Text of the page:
Exploring Individual Entrepreneurial Orientation and Its Relation to Entrepreneurial Action: Considerations of Entrepreneurship Education and Training Affecting Post-Graduate Students

Exploring Individual Entrepreneurial Orientation and Its Relation to Entrepreneurial Action: Considerations of Entrepreneurship Education and Training Affecting Post-Graduate Students

Thea Van der Westhuizen (University of KwaZulu Natal, South Africa) and Siphesile Blessing Mzulwini (University of KwaZulu-Natal, South Africa)
Copyright: © 2019 |Pages: 22
DOI: 10.4018/978-1-5225-7675-4.ch007

Abstract

In this chapter, individual entrepreneurial orientation will be investigated to find the influence it has on entrepreneurial action of post graduate students. Individual entrepreneurial orientation (IEO) can help post-graduate students, teachers, investors and organisations better understand an individual's personal orientation towards taking risks, openness to new ideas and consciousness in the business environment. IEO is commonly understood as signifying the processes and decision-making activities that lead to entrepreneurship. In a systemic context, an individual constitutes a micro system and is closely linked to the various processes at differing levels of systematic development.
Chapter Preview
Top

Introduction

This chapter reports on an investigation to determine what influence individual entrepreneurial orientation has on entrepreneurial action among a group of first-year postgraduate (Honours) students.

Individual entrepreneurial orientation (IEO) can help students, teachers, investors and organisations better understand an individual’s personal orientation towards taking risks, openness to new ideas and consciousness in the business environment (Vogelsang, 2015). IEO is commonly understood as signifying the processes and decision-making activities that lead to entrepreneurship (Bolton & Lane, 2012). In a systemic context, an individual constitutes a micro system and is closely linked to the various processes at differing levels of systematic development (Van der Westhuizen, 2016). IEO is adapted from entrepreneurial orientation (EO), which is a firm-level construct and consist of five traits: autonomy, innovativeness, proactiveness, competitive aggressiveness and risk-taking propensity (Kollmann, et al., 2007). Dess and Lumpkin (1997) define EO as a tendency to act autonomously, willingly innovate, be competitively aggressive and act proactively towards opportunities in the environment, and take calculated risks in the face of uncertainty.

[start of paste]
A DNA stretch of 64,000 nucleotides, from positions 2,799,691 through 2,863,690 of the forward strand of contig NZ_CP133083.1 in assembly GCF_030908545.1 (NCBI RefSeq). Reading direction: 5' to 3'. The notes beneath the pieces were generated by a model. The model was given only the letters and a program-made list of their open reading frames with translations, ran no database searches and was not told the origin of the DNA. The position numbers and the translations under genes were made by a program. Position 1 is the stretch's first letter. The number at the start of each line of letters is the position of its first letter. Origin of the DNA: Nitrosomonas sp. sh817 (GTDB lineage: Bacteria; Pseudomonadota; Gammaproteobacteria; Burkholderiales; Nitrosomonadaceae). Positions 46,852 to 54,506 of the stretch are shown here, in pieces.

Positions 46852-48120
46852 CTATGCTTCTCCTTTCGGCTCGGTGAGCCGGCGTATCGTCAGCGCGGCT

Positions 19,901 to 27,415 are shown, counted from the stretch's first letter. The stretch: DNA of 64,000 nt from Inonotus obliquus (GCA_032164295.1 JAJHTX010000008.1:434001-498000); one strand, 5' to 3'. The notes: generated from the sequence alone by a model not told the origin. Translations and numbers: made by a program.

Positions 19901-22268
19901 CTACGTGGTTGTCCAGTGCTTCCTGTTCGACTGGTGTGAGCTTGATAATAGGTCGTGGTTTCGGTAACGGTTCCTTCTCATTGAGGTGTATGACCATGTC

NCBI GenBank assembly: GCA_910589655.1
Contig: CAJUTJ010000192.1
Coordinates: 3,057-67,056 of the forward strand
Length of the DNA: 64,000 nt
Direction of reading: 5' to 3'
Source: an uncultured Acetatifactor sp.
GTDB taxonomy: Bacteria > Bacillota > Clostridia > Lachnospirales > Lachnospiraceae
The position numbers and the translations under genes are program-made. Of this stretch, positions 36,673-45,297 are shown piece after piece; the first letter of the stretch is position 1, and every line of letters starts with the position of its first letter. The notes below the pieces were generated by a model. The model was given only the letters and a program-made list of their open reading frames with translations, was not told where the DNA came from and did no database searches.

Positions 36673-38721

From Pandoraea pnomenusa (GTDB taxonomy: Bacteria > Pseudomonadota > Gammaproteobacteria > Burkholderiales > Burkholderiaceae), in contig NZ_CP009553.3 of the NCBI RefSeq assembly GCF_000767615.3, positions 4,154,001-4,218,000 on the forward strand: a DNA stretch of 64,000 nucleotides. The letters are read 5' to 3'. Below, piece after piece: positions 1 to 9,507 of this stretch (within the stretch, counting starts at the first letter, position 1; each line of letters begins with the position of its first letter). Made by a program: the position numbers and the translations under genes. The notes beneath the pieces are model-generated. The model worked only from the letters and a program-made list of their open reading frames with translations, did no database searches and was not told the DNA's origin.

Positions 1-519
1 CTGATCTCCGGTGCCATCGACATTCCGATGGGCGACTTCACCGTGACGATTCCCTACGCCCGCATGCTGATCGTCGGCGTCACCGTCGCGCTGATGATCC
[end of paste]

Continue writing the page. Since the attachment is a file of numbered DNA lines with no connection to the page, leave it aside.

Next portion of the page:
Dhliwayo (2008) and van der Westhuizen (2016, 2017, 2018) both note that there are areas of concern in global educational systems and suggest that the curriculums relating to entrepreneurship need to be revisited and altered to enable an entire university to become an entrepreneurially oriented institution, with elements of entrepreneurship embedded in all curriculums.

According to Fatoki (2010), entrepreneurship been recognised as one of the vehicles of economic growth in developing countries. This is reiterated by Herrington et al. (2017) in their report on Global Entrepreneurship. Herrington et al. (2017) further state that the relationship between economic growth and entrepreneurial activity is positively correlated. Lecturers, researchers and students alike have the power to contribute in creating conditions and environments that are conducive to entrepreneurial activity. However, the institution, its teaching and learning practice should be appropriately oriented to develop the IEO of its students.

Top

Problems Developing Countries Face In Relation To Individual Entrepreneurial Orientation

Developing regions such as in Africa face horrendous unemployment rates which add strain to the already overburdened regional economy. In South Africa, for example, StatsSA 2017 estimated the youth unemployment rate at the beginning of the second quarter of 2017 to be 62.5%. Other developing countries have fought unemployment through an entrepreneurship culture fostered by entrepreneurial perceptions and attitudes. Entrepreneurial perceptions and attitudes play a major role in creating such a culture (Bosma & Levie, 2009). At a very basic level, IEO as an individual construct affects entrepreneurial culture of the university, community, region and country (van der Westhuizen, 2016). To develop entrepreneurial culture and thereby create more entrepreneurs who will open and operate SMMEs, IEO needs to be developed, and the problem of unemployment in developing countries like South Africa can be partially solved by youth entrepreneurship. There is a large pool of graduates who are either employed or actively looking for employment. Alternatively, these graduates can start and operate their businesses instead of entering the already highly concentrated job market and further burdening the already strained government budget.

Complete Chapter List

Search this Book:
Reset